“When I finally got my visa, I had to go back to Los Angeles again, and the, fly to New York. So I was flying a lot. I was traveling all over country, and I got a visa for 23 days that it took me three weeks to get. That could have gotten to me, but I had to work very hard not to let it bother me,” said Khan.

“I have to thank Freddie for flying all over with me,” said Khan. “One thing about Freddie, he looks at his fighters like they’re his kids. He was standing beside me all of the way through, so I have to thank him for that.”

Although Khan laments the notion that suspicion may have been heightened due to the comparisons between himself and Shahzad, he also embraces the opportunity to perhaps be an ambassador.

Khan wants to use his boxing skills to influence American opinion.

“What I want to do in this game is that, you know, I know that a lot of the Pakistani people and the Muslims are getting a bad name in the United States with the bombings and the terrorism and stuff, but not all of us are like that. Look at Amir Khan. I’m an English boxer. I’m one of the faces of boxing,” said Khan.

“And I want to do the same thing that I’ve done in the United Kingdom. I want to put a new face into boxing. I want to bring the Muslim community into boxing. Whenever you’re at an Amir Khan fight, if you come to the United Kingdom and watch me fight, you look into the crowd, and you see all different colors,” said Khan.

“You see the Asian, Chinese, Pakistanis, Muslims — you see everyone. I want to do the same in the United States,” said Khan. “As more people get to know Amir Khan, you’ll see more of that. Hopefully the Americans will love my style and I can do the same here. I want to fill out the stadiums and the arenas like I do in the United Kingdom.”

Muslim-Americans: Bracing For A Backlash

By Christopher Alessi for The Huffington Post

Adil Najam, a Pakistani-American professor at Boston University, took his 12-year-old son aside before sending him off to school last Wednesday. He told him to hold his head high, even if the other kids make fun of him and call him a terrorist.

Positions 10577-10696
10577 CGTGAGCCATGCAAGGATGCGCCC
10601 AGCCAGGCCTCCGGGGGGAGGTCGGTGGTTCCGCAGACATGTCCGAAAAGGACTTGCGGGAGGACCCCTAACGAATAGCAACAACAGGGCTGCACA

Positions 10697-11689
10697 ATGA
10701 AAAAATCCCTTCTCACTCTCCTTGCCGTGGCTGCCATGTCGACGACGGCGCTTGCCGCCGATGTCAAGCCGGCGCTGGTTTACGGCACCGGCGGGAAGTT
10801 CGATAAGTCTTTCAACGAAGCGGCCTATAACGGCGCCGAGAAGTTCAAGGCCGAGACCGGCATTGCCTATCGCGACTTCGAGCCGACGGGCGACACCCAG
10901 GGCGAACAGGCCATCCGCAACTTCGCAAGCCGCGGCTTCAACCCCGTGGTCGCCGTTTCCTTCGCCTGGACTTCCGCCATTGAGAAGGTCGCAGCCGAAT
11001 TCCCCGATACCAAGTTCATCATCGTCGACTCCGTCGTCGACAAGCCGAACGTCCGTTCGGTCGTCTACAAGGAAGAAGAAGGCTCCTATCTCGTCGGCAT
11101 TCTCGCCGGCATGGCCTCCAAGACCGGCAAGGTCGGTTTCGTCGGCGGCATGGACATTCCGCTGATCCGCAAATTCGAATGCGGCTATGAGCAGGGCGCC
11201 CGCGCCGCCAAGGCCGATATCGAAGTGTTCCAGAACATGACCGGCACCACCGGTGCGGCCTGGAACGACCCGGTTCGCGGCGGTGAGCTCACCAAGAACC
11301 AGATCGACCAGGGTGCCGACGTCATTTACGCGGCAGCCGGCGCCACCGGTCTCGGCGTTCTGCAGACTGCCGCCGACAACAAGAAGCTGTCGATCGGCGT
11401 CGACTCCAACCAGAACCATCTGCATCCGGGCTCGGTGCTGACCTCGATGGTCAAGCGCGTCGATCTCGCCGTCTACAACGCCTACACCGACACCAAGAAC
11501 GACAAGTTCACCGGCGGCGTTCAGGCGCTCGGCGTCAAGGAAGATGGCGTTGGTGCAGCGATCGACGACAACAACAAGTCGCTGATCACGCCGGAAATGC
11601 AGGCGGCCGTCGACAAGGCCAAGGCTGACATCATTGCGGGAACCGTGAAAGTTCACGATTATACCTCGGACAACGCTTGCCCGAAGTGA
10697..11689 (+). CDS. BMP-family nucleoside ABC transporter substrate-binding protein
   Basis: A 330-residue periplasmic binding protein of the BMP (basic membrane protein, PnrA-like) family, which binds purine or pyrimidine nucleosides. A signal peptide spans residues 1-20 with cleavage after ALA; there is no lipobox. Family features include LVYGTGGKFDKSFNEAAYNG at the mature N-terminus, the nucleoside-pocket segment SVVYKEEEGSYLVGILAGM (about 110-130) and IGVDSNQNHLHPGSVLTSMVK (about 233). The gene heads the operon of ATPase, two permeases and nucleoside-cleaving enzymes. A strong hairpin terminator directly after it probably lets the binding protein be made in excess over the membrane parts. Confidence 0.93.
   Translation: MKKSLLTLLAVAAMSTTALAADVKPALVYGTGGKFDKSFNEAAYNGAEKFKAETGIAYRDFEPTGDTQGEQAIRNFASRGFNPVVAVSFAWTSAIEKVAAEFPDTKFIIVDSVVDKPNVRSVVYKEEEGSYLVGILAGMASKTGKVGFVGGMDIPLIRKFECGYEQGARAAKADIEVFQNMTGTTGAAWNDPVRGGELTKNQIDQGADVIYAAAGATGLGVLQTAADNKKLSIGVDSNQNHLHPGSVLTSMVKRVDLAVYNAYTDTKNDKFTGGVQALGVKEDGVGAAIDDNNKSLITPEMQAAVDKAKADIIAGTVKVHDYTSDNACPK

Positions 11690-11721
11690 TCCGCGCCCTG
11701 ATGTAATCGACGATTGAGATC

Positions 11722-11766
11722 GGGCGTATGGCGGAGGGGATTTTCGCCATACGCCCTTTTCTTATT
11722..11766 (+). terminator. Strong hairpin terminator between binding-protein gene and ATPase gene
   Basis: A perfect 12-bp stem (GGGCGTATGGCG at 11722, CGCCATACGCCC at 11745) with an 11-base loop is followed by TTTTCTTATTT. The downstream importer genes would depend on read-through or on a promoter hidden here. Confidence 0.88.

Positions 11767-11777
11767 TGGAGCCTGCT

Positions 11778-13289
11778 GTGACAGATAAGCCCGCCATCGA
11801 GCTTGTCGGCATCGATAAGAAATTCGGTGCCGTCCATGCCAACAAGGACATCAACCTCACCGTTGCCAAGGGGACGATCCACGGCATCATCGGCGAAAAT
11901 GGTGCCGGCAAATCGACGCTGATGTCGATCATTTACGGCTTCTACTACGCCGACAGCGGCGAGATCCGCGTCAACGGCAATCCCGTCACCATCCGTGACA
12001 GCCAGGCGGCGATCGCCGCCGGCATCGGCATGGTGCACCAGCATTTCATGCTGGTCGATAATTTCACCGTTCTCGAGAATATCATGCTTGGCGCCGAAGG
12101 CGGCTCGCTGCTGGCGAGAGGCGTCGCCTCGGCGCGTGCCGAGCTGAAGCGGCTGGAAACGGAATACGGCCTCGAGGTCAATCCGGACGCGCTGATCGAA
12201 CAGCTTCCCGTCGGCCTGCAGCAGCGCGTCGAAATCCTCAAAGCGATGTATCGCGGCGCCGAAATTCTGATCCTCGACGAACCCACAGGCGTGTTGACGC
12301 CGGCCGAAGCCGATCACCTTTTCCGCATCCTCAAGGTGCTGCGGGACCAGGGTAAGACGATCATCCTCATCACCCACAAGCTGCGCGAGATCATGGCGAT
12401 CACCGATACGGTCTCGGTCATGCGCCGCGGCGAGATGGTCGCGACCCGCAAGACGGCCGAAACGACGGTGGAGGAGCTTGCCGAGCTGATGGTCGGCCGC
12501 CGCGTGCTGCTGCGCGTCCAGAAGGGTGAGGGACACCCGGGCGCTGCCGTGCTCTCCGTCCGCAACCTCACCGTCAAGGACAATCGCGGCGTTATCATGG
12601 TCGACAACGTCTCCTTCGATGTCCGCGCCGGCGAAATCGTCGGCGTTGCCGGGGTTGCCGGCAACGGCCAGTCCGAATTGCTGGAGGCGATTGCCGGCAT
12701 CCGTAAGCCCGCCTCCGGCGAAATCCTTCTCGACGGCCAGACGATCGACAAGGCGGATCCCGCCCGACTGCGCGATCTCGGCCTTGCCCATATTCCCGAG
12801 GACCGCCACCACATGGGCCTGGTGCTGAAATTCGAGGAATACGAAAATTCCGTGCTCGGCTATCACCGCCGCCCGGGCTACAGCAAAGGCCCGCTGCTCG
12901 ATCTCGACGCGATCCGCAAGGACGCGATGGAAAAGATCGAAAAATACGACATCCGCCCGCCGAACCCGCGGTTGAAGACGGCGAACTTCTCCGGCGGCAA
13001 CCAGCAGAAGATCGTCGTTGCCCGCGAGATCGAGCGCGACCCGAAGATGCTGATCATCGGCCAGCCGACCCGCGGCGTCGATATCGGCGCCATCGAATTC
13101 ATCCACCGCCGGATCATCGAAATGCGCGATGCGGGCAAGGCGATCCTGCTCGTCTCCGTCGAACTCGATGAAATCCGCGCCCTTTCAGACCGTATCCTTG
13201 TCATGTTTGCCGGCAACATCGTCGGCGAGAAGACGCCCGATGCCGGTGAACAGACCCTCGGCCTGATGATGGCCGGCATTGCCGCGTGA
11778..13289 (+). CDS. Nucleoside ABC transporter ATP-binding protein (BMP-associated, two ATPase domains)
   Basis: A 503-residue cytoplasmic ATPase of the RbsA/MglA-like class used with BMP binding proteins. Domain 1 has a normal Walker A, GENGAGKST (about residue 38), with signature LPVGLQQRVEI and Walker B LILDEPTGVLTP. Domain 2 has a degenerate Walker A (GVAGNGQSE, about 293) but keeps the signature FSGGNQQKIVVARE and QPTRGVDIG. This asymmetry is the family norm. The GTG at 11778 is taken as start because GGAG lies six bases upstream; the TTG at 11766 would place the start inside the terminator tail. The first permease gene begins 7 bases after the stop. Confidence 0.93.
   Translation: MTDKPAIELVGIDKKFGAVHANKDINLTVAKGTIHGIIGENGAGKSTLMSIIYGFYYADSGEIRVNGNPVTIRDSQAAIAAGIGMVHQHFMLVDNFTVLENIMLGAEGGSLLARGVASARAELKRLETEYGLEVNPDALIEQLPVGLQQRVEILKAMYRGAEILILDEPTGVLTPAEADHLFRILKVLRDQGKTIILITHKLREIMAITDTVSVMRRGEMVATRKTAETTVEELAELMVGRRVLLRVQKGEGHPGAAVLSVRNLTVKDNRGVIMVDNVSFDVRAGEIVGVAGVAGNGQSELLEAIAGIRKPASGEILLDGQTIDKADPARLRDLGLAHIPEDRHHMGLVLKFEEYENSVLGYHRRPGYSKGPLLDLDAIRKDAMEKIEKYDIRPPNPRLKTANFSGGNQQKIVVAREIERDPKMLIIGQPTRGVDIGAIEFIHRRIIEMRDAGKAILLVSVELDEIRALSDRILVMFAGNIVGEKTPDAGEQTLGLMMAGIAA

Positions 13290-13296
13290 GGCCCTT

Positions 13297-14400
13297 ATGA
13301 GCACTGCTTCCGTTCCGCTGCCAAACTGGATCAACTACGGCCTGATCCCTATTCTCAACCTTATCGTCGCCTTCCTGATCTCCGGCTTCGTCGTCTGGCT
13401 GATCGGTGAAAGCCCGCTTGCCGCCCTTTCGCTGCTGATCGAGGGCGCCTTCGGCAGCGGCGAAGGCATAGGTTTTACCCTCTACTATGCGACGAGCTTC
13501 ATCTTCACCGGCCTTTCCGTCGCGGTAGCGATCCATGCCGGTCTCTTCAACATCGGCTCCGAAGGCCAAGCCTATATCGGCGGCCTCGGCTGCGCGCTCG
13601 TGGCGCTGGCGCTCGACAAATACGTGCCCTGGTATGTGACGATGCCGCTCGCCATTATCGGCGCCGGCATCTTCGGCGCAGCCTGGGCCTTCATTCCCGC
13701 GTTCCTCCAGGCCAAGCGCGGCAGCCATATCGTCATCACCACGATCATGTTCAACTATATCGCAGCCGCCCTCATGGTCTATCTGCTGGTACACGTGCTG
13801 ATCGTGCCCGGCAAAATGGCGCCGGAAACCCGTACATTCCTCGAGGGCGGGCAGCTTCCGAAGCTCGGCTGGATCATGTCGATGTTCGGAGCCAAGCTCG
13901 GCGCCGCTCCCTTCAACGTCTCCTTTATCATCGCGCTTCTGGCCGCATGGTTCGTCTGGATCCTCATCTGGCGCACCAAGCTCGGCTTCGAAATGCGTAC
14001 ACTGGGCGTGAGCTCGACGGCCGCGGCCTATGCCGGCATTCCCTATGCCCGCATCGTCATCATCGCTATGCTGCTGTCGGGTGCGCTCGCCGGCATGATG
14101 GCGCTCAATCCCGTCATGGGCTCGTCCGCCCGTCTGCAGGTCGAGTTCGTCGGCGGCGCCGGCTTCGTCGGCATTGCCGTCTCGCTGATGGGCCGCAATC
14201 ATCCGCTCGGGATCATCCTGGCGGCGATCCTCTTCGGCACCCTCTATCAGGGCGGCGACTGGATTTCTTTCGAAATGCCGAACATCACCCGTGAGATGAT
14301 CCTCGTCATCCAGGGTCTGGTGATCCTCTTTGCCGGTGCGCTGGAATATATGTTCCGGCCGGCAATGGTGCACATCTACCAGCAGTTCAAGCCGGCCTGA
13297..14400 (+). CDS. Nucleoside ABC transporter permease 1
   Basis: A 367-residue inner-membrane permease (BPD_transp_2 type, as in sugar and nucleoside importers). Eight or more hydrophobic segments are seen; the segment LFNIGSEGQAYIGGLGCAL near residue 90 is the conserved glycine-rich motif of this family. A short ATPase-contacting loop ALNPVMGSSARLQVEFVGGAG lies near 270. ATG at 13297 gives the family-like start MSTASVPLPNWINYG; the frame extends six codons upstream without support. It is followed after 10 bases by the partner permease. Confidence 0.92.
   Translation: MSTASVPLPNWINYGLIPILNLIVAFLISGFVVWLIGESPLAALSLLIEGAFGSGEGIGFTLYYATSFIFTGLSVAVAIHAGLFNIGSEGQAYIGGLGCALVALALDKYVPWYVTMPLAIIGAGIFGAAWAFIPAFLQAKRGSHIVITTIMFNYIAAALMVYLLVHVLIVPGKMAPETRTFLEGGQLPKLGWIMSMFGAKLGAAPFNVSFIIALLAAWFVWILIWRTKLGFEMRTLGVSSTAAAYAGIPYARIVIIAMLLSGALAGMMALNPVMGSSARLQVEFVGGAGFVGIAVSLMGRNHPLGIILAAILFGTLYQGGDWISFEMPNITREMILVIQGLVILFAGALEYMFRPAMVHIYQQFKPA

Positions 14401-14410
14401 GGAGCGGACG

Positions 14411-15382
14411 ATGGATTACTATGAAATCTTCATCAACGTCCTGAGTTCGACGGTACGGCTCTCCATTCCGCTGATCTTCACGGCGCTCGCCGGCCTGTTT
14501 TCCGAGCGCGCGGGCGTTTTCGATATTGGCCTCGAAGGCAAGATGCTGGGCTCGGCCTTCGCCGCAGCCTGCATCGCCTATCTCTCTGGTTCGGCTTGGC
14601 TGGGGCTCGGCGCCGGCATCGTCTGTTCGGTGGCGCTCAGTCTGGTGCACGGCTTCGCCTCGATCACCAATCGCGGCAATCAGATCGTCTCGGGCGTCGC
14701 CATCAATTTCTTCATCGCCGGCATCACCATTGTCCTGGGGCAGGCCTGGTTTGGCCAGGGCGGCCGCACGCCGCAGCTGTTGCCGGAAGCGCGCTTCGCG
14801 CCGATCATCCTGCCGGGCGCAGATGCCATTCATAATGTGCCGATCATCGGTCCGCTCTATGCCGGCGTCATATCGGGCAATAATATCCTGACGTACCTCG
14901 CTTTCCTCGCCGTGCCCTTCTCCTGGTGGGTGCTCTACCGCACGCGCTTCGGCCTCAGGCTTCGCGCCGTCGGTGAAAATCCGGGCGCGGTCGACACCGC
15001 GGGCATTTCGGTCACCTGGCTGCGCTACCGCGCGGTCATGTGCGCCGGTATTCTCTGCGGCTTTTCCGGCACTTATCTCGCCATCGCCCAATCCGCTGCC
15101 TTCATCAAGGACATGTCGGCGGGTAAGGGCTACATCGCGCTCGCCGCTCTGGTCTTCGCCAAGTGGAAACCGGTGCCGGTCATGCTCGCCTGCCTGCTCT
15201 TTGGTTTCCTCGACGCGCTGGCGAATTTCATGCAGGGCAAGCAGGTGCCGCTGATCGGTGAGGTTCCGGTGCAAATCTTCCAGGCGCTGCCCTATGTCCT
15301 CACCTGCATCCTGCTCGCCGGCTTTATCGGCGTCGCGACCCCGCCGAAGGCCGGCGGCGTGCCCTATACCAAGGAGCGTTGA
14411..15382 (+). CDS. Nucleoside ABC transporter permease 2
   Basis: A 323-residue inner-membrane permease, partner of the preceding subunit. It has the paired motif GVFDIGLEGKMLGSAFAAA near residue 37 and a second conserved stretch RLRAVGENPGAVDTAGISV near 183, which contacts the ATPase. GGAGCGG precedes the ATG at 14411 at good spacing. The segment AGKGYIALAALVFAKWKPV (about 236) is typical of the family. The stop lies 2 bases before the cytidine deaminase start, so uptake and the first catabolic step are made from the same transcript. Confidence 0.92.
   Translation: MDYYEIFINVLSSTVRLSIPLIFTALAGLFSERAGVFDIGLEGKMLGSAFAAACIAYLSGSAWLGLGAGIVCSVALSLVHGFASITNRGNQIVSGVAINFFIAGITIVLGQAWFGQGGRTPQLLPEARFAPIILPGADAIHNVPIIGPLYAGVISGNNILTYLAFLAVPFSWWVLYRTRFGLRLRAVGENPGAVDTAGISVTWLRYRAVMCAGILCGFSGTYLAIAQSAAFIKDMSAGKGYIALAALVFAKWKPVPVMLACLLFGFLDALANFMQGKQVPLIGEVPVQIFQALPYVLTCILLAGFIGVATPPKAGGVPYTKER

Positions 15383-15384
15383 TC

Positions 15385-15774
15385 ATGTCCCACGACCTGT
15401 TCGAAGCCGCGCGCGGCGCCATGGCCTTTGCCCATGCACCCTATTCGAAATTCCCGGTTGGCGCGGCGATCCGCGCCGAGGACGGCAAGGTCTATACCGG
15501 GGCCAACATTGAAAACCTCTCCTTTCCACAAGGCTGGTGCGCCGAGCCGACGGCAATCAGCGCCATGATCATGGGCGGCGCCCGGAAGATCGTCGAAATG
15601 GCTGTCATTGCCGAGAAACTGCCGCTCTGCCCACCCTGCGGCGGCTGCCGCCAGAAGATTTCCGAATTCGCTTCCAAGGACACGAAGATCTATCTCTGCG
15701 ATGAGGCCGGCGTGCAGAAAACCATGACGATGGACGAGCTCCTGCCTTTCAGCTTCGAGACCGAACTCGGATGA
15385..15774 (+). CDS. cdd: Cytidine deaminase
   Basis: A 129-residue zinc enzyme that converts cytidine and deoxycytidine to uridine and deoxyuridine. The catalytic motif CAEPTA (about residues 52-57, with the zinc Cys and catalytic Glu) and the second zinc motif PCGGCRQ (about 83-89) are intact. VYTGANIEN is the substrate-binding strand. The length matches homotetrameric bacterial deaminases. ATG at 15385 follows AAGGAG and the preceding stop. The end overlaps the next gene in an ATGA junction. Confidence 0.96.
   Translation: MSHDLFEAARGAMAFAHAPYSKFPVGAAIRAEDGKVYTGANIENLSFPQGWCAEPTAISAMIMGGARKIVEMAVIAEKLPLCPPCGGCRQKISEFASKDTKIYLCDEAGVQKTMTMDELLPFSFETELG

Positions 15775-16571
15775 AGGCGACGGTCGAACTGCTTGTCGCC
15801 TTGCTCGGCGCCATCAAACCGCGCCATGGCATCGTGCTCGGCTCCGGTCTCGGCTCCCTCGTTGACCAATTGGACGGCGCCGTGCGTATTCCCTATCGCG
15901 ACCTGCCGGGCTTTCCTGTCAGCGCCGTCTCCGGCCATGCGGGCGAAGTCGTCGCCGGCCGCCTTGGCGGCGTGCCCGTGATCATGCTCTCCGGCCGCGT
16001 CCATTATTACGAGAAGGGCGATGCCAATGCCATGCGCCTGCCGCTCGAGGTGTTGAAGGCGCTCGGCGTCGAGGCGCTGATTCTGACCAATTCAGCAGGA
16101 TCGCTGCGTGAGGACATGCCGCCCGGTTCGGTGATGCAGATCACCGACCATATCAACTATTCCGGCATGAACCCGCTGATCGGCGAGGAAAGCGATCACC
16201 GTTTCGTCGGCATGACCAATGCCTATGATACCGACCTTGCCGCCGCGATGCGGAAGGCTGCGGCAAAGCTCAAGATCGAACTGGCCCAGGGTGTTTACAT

In the days following this month’s attempted car bombing in Times Square by Pakistani-American Faisal Shahzad, Pakistanis and other Muslim groups in the U.S. have been taking precautions to prevent a public backlash similar to the one Muslim-Americans faced following 9/11–but they are still preparing for the worst.

“We are so grateful, thank God, that the bomb did not blow up, but the real damage here is to the Pakistani community,” Najam said. “Everyone [Pakistani-Americans] now gets ready for the office – or school – knowing he will be looked at differently.”

As a result, community leaders, such as Dr. Saud Anwar, the director of Connecticut’s branch of the Pakistani-American Public Affairs Committee, are counseling fellow Pakistanis to jump on the offensive. “We’re hoping we’re not going to be marginalized and we’re trying not to be scared, so we’re mobilizing the community to condemn the incident,” he said.

After 9/11, Anwar made a choice to be more “politically active and to build bridges with the law enforcement community.” He now works closely with the FBI and the Department of Homeland Security to help identify suspected terrorists. He has also encouraged his fellow Pakistanis in Connecticut to become more engaged with the police, in part to counter the stereotype that all Muslims are terrorist-sympathizers.

If Muslim-Americans don’t take an active approach, Anwar believes, they will only be further marginalized, which in turn will lead to increased “identity crises” and subsequent radicalization in the greater Muslim community–an arguably vicious and deadly cycle.